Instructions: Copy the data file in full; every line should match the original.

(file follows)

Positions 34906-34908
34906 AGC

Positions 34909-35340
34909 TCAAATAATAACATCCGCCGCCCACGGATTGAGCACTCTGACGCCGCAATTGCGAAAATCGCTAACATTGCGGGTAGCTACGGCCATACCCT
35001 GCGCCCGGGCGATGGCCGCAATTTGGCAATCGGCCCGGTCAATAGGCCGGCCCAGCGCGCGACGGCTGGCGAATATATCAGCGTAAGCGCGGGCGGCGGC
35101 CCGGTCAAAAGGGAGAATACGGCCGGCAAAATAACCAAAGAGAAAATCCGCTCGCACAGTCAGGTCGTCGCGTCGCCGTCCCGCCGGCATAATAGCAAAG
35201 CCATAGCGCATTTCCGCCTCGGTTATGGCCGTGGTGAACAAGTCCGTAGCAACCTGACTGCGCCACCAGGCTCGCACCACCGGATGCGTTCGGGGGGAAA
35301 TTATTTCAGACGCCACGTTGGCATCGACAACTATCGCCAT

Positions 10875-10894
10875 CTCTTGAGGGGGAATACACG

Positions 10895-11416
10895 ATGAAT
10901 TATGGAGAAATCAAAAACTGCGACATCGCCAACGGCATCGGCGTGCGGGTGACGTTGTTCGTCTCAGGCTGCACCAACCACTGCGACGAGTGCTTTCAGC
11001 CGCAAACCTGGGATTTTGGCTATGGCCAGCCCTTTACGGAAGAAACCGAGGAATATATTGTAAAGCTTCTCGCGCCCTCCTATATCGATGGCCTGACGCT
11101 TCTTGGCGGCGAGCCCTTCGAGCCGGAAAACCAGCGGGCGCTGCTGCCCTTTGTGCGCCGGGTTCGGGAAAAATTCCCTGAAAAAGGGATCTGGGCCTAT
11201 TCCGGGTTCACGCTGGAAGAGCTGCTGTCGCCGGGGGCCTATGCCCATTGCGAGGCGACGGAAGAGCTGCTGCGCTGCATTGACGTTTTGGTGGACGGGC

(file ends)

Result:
Positions 34906-34908
34906 AGC

Positions 34909-35340
34909 TCAAATAATAACATCCGCCGCCCACGGATTGAGCACTCTGACGCCGCAATTGCGAAAATCGCTAACATTGCGGGTAGCTACGGCCATACCCT
35001 GCGCCCGGGCGATGGCCGCAATTTGGCAATCGGCCCGGTCAATAGGCCGGCCCAGCGCGCGACGGCTGGCGAATATATCAGCGTAAGCGCGGGCGGCGGC
35101 CCGGTCAAAAGGGAGAATACGGCCGGCAAAATAACCAAAGAGAAAATCCGCTCGCACAGTCAGGTCGTCGCGTCGCCGTCCCGCCGGCATAATAGCAAAG
35201 CCATAGCGCATTTCCGCCTCGGTTATGGCCGTGGTGAACAAGTCCGTAGCAACCTGACTGCGCCACCAGGCTCGCACCACCGGATGCGTTCGGGGGGAAA
35301 TTATTTCAGACGCCACGTTGGCATCGACAACTATCGCCAT

Positions 10875-10894
10875 CTCTTGAGGGGGAATACACG

Positions 10895-11416
10895 ATGAAT
10901 TATGGAGAAATCAAAAACTGCGACATCGCCAACGGCATCGGCGTGCGGGTGACGTTGTTCGTCTCAGGCTGCACCAACCACTGCGACGAGTGCTTTCAGC
11001 CGCAAACCTGGGATTTTGGCTATGGCCAGCCCTTTACGGAAGAAACCGAGGAATATATTGTAAAGCTTCTCGCGCCCTCCTATATCGATGGCCTGACGCT
11101 TCTTGGCGGCGAGCCCTTCGAGCCGGAAAACCAGCGGGCGCTGCTGCCCTTTGTGCGCCGGGTTCGGGAAAAATTCCCTGAAAAAGGGATCTGGGCCTAT
11201 TCCGGGTTCACGCTGGAAGAGCTGCTGTCGCCGGGGGCCTATGCCCATTGCGAGGCGACGGAAGAGCTGCTGCGCTGCATTGACGTTTTGGTGGACGGGC